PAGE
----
In our quest to a highly available HiveServer2, we faced so many problems and a clear lack of documentation when it came to do it with F5 BIG-IP load balancers that I think it’s worth a blog post to help around.
We are using the Cloudera Hadoop distribution but this applies whatever your distribution.
Hive HA configuration
This appears to be well documented at a first glance but the HiveServer2 (HS2) documentation vanished at the time of writing.
Anyway, using Cloudera Manager to set up HS2 HA is not hard but there are a few gotchas that I want to highlight and that you will need to be careful with:
- As for every Keberos based service, make sure you have a dedicated IP for the HiveServer2 Load Balancer URL and that it’s reverse DNS is setup properly. Else you will get GSSAPI errors.
- When running a secure cluster with Kerberos, the HiveServer2 Load Balancer URL is to be used as your connection host (obvious) AND in your Kerberos principal connection string (maybe less obvious).
Example beeline connection string before HA:
and with HA (notice we changed also the _HOST):
We found out the kerberos principal gotcha the hard way… The reason behind this is that the _HOST is basically a macro that will get resolved to the client host name which will then be used to validate the kerberos ticket. When running in load balanced/HA mode , the actual source IP will be replaced by the load balancer’s IP (SNAT) and the kerberos reverse DNS lookup will then fail!
So if you do not use the HS2 HA URL in the kerberos principal string, you will get Kerberos GSSAPI errors when the load balanding SNAT will be used (see next chapter).
This will require you to update all your jobs using HS2 to reflect these changes before load balancing HS2 with F5 BIG-IP.
Load balancing HiveServer2 with F5
Our pals at Cloudera have brought a good doc for Impala HA with F5 and they instructed we followed it to set up HS2 HA too because they had nothing better.
Kerberos GSSAPI problem
When we applied it the first time and tried to switch to using the F5, all our jobs failed because of the kerberos _HOST principal problem mentioned on the previous chapter. This one is not that hard to find out and debug with a google search and explained on Cloudera community forums.
We then migrated (again) all our jobs to update the principal connection strings before migrating again to the F5 load balancers.
Connection Reset problems
After our next migration to F5 load balancers, we had most of our jobs running well and the Kerberos problems vanished but we faced a new problem: some of our jobs failed with Connection Reset errors on HiveServer2:
java.sql.SQLException: org.apache.thrift.transport.TTransportException: java.net.SocketException: Connection reset
After some debugging and traffic analysis we found out that the F5 were actually responsible for those connection reset but we struggled to understand why.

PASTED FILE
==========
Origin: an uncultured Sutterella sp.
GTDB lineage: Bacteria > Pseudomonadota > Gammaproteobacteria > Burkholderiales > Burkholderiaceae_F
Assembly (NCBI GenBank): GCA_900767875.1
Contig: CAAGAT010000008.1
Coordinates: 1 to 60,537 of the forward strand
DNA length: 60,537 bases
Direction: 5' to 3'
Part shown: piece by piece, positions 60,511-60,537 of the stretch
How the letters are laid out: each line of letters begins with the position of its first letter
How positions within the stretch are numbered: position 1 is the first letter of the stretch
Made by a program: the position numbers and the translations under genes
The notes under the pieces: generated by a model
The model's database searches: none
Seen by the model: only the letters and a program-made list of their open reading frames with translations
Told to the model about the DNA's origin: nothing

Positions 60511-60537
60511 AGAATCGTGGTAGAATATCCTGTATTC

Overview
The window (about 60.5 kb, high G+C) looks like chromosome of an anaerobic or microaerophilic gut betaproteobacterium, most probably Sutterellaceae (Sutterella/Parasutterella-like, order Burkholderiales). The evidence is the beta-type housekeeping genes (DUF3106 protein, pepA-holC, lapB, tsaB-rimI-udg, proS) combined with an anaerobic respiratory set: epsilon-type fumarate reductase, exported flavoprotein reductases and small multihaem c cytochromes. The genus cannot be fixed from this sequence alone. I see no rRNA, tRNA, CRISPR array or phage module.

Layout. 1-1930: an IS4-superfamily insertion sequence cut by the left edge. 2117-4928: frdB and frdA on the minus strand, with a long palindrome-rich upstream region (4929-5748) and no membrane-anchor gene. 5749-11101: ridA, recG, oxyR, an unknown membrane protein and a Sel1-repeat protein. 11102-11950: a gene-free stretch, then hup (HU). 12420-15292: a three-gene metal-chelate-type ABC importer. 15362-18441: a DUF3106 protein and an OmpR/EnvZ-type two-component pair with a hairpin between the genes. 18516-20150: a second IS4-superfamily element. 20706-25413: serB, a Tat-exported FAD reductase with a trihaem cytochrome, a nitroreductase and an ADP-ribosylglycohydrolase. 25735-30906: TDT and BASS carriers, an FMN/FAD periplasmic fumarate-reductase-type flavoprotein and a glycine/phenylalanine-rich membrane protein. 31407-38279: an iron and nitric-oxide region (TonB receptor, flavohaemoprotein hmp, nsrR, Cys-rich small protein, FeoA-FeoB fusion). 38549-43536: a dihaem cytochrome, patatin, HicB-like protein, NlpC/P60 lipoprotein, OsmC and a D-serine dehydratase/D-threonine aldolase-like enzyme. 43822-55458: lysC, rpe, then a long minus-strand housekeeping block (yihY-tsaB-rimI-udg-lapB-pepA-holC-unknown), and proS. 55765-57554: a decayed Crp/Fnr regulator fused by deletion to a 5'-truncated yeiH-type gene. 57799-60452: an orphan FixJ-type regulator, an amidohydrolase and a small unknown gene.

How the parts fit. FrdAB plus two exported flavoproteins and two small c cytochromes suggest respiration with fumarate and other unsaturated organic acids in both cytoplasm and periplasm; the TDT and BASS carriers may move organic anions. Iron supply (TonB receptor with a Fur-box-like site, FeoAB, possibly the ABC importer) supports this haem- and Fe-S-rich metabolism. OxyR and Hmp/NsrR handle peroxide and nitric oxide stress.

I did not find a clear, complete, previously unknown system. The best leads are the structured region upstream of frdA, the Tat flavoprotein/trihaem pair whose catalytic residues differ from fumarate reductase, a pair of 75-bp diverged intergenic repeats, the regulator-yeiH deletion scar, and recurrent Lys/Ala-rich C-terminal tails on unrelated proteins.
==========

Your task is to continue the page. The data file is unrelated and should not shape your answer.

It turned out that the Protocol Profile set up on the Virtual Server was the root cause of the problem and specifically its idle timeout setting default of 300s:
This could also be proven by the Virtual Server statistics showing an increasing Connection Expires count.
The solution is to create a new Protocol Profile based on the fastL4 with a higher Idle Timeout setting and update our Virtual Server to use this profile instead of the default one.
It seemed sensible in our case to increase the 5 minutes expiration to 1 day, so let’s call our new profile fastL4-24h-idle-timeout:
When creating a Virtual Server, there is a hidden but critical option to enable named Connection Mirroring under the Configuration: Advanced drop-down.
Make sure you enable this feature so that your Hive queries and applications can survive a failover of your F5 load balancers. If you do not enable this, you will experience stalled connections and jobs which could take up to multiple hours before failing!
Job design consideration
We could argue whether or not a default 5 minutes idle timeout is reasonable or not for Hive or any other Hadoop component but it is important to point out that the jobs which were affected also had sub-optimal design pattern in the first place. This also explains why most of our jobs (including also long running ones) were not affected.
The affected jobs allowed were Talend jobs where the Hive connection was established at the beginning of the job, used at that time and then the job went on doing other things before using the Hive connection again.
When those in between computation took more than 300s, the remaining of the job failed because the initial Hive connection got reset by the F5:
This is clearly not a good job design for long processing jobs and you should refrain from doing it. Instead open a connection to Hive when you need it, use it and close it properly. Shall you need it later in your job, open a new connection to Hive and use that one.
This will also have the benefit of not keeping open idle connections to Hive itself and favour resources allocation fairness across your jobs.
I hope this will be of help to anyone facing these kind of issues.